Book: Agriculture, Development, and the Global Trading System: 2000-2015

The new IFPRI book is devoted to the complex relationship between the global trading system and food security. The contributors focus on two important elements of the relationship between the trading system and food security: the Doha Development Agenda of the World Trade Organization (WTO); and whether food price volatility can be managed through trade instruments.

Webinar recording: Community forestry. Where and why has devolution of forest rights contributed to better governance and livelihoods?

Our third webinar in the 2017 monthly series was conducted by Steven Lawry (CIFOR) on August 29. In his presentation, Steve summarized the findings of selected meta-analyses, presented case studies from Nepal, Guatemala, and Mexico, and previewed emerging research that looks at the investment effects of community forestry models that feature strong elements of forest rights >> Read more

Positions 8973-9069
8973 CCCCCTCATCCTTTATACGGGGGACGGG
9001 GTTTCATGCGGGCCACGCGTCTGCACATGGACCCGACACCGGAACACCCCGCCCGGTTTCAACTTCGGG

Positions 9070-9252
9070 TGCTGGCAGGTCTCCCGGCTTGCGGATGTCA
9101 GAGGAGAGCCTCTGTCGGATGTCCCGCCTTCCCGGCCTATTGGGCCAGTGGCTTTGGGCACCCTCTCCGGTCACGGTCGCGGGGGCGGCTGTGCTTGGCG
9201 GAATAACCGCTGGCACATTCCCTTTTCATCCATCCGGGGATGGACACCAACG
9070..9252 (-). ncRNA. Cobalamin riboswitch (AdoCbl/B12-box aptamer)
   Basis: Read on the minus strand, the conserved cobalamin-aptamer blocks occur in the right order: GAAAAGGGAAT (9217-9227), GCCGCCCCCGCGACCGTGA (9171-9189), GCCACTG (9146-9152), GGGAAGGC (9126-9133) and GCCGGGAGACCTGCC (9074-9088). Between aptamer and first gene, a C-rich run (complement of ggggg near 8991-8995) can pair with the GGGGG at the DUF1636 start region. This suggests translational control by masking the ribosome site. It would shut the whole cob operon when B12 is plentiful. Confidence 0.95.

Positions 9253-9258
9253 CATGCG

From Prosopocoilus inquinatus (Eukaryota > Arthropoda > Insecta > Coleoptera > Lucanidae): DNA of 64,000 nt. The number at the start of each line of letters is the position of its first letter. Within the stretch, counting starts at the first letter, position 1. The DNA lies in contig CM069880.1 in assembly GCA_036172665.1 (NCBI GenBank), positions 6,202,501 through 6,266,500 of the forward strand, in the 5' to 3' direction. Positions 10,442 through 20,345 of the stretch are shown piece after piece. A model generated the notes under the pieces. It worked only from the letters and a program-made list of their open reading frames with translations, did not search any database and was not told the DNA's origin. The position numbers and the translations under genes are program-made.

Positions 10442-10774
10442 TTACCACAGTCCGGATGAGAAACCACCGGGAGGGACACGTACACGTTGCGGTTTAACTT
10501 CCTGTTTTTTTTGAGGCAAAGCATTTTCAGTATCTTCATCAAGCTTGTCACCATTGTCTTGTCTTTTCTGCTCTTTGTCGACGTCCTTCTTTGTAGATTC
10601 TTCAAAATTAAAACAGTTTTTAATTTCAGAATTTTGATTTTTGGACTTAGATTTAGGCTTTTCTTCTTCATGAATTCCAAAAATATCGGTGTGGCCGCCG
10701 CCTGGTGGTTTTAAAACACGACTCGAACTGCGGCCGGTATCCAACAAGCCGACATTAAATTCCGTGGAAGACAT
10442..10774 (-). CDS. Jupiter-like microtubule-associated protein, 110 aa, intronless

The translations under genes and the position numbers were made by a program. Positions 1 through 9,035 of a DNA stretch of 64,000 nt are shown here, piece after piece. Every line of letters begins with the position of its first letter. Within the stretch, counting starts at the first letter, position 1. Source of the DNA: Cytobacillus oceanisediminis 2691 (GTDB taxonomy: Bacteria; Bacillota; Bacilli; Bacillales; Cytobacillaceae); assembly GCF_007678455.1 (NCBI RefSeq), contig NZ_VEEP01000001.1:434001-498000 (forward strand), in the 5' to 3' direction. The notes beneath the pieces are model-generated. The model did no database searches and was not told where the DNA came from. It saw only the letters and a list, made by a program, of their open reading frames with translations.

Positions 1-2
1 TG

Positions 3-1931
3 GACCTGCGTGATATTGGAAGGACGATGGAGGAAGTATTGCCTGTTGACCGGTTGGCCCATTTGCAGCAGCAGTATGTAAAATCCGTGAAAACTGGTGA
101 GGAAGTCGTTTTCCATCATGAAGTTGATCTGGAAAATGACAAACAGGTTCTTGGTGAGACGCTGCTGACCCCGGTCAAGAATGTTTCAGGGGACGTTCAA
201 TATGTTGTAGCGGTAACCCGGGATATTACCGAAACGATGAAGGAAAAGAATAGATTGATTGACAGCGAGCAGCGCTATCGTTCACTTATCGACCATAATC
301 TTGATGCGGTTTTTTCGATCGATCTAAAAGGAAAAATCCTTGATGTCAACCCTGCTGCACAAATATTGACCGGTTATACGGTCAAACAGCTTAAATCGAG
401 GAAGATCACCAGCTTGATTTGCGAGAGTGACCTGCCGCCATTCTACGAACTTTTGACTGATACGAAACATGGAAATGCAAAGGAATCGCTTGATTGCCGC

World Water Week: Experimental games spark community cooperation on groundwater in India

I grew up in Tamil Nadu, south India. It was a dry area, but a good well supplied our house and a few other houses around us. Then one year a farmer nearby installed a deeper well with an electric pump, and our well ran dry. That started a “race to the bottom”: As more and more farmers got pumpsets, the water table continued to fall and everyone had to deepen their wells to keep up.

New paper explores the measurement of women’s autonomy

Is women's participation in the household decisionmaking a good indicator that they also have individual decision-making power? Does autonomy equal empowerment? The new discussion paper by Greg Seymour (PIM/IFPRI) and Amber Peterman (UNICEF Innocenti) seeks to bridge existing gaps in understanding the measurement of women's autonomy through examples from Bangladesh and Ghana.

How much for the local apples?

Study showed that nearly 75% of consumers in Cusco, Peru were willing to pay at least 10% more for the locally grown fruits. Those ready to pay premium were on average younger, more educated, had higher household incomes, and had more young children.